After getting into one fight too many, Erik Ponti (Andreas Wilson), is expelled from his school and branded evil by his headmaster. Erik’s despairing mother sells some of her possessions to send him to Solbacka Boarding School in a last ditch effort to get him to graduate to the 6th form, making him promise not to get expelled. Strangely enough Erik does not seem upset at this move, seeing at as an opportunity to escape the beatings dished out to him by his stepfather and make a fresh start. On arrival at the school he is impressed by the facilities and the first two people he meets, the prefect Silverheim (Gustaf Skarsgard) and his room-mate Pierre (Henrik Lundstrom) and immediately we can see him thinking he will settle. His illusions are soon shattered when at lunch, one of the junior schoolboys is heard swearing and told to report to the top of the table where a prefect administers a pepperpot – a blow to the top of his head with a heavy knife, the teachers ignoring this. Pierre later explains that this is the way of the school; the 6th form council police the school and are given free rein by the teachers to do so. Erik recognises the injustice of this system and sets out to oppose it, but remembering his promise to his mother, does this peacefully, reluctantly accepting the increasingly harsh punishments imposed on him by the council for refusing to obey them. At the end of the first term Erik triumphs in the school swimming competition, thinking he has bested the council. When he returns to school, however, they have a new tactic and attack his weaker friends, Pierre and the dinnerlady (Linda Zilliacus) with whom he has started an unlikely romance. As his friends are persecuted and driven out of the school, Erik becomes more and more alienated, his other classmates forced to join in on the beatings given to him and his snapping point gets closer. Eventually resorting to violence himself, Erik finally triumphs using a mixture of brain and brawn.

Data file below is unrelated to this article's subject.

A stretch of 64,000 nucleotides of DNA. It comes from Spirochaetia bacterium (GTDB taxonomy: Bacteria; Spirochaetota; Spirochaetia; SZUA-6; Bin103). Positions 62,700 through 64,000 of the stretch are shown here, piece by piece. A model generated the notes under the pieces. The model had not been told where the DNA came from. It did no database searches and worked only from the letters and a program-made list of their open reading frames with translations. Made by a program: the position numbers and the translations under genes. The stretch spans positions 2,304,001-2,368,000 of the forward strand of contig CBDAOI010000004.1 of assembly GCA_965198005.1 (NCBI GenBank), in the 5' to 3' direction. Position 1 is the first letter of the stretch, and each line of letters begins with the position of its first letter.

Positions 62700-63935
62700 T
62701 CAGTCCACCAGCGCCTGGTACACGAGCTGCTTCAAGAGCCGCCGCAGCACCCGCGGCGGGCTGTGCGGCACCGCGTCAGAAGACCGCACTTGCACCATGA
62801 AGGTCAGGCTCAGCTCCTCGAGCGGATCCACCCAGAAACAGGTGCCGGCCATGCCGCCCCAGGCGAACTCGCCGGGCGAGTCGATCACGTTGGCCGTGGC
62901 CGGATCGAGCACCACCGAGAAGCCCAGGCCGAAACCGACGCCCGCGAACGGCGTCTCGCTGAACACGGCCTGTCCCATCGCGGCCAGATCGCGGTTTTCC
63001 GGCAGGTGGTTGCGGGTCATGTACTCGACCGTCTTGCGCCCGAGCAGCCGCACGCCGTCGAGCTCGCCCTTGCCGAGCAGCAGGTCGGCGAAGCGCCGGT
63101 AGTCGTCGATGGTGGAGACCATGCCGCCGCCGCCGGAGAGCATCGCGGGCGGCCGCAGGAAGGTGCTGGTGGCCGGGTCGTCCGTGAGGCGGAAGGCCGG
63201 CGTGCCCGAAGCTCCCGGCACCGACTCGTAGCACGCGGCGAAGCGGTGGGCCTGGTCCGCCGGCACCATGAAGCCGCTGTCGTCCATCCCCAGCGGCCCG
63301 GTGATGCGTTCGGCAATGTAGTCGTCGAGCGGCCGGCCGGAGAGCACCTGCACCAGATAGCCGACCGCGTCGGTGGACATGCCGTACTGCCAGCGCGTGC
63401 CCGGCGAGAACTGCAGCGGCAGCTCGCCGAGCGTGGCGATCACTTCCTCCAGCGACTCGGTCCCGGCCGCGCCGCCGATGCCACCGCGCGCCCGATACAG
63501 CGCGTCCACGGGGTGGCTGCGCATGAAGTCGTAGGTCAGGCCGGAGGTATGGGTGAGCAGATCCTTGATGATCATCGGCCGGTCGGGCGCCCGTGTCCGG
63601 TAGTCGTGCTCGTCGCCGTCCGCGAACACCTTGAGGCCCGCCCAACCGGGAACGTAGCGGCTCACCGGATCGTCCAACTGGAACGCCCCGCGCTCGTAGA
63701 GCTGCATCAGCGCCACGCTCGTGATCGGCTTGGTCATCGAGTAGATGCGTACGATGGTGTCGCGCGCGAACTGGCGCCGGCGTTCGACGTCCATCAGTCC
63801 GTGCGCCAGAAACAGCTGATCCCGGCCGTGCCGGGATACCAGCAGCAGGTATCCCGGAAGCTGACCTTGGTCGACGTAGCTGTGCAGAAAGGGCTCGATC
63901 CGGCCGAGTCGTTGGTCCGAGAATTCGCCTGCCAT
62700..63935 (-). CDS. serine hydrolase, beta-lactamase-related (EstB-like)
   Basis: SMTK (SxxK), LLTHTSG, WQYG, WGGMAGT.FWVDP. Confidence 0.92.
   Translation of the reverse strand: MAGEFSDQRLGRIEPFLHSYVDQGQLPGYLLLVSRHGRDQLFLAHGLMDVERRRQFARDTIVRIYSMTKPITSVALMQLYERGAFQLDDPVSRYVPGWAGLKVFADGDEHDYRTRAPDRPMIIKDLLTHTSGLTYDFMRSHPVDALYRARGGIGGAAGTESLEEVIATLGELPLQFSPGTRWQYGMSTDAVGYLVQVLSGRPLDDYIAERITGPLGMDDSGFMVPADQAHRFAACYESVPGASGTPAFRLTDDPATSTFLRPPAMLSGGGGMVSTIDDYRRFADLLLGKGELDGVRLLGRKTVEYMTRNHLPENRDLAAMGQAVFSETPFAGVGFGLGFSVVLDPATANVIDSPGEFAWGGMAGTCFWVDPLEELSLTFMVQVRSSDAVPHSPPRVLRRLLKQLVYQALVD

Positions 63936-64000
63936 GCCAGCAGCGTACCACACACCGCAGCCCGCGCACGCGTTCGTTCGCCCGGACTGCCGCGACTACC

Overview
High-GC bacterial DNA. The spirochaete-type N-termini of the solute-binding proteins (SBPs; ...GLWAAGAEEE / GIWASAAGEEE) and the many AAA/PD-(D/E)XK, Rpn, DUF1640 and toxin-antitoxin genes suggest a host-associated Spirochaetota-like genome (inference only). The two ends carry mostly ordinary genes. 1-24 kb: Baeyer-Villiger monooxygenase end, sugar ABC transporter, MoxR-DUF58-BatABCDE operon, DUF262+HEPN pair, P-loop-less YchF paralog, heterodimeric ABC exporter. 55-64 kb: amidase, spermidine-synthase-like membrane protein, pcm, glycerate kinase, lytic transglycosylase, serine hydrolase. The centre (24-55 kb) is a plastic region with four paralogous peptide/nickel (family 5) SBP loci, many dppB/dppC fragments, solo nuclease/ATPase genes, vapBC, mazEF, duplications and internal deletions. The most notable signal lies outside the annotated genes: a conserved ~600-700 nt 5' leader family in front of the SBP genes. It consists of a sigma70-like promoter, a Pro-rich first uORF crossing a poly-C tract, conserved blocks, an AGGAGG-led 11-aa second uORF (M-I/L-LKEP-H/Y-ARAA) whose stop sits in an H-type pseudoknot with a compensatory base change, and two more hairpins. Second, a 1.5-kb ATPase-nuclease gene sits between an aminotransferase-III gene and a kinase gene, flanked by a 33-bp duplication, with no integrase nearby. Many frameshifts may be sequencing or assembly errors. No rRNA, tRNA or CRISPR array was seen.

Nominated for best foreign film Oscar and based on a true story this a highly enjoyable film. Erik at the start of the film comes across as an arrogant bully himself and yet when we see him being beaten by his stepfather for no reason, our sympathies are immediately with him, recognising immediately he has moved from one habitat of violence and oppression to another when he thought he had escaped. The hierarchy within the school is a familiar one – the richer and more powerful factions of the school having complete control over the majority and seems a microcosm of society, particularly one just after World War II. Erik’s trials in the face of adversity never seem unbelievable or moralistic and this is part of the film's strength – being based on reality (all the punishments and beatings given to Erik were, it seems, based on actual events), the motivations and reasons behind them are more than adequately explained. The things that let the story down slightly are Erik’s romance and his victory in the swimming meet. The first of these is simply unbelievable (I’d have loved to have had a dinnerlady that looked like Zillacas!), the second just doesn’t seem to ring true and it’s surely no coincidence that these events were purely fictional.
Director Mikael Hafstrom does an admirable job, getting good performances from his stars. Wilson is impressive as Erik, giving him a feel of his hero James Dean. He is broody and aggressive yet there is always something likeable about him and Lundstrom is equally as impressive as his often-comic sidekick Pierre. 1950’s Sweden never looks anything other than authentic, and some of the scenic shots are captivating. The violence in the film is handled with restraint too. Often brutal and bloody, it is always quick and believable, and never the focus of the film. Like Dead Poets Society this is a heartwarming film where you root for the hero, although it does have an edge and is all the better for that.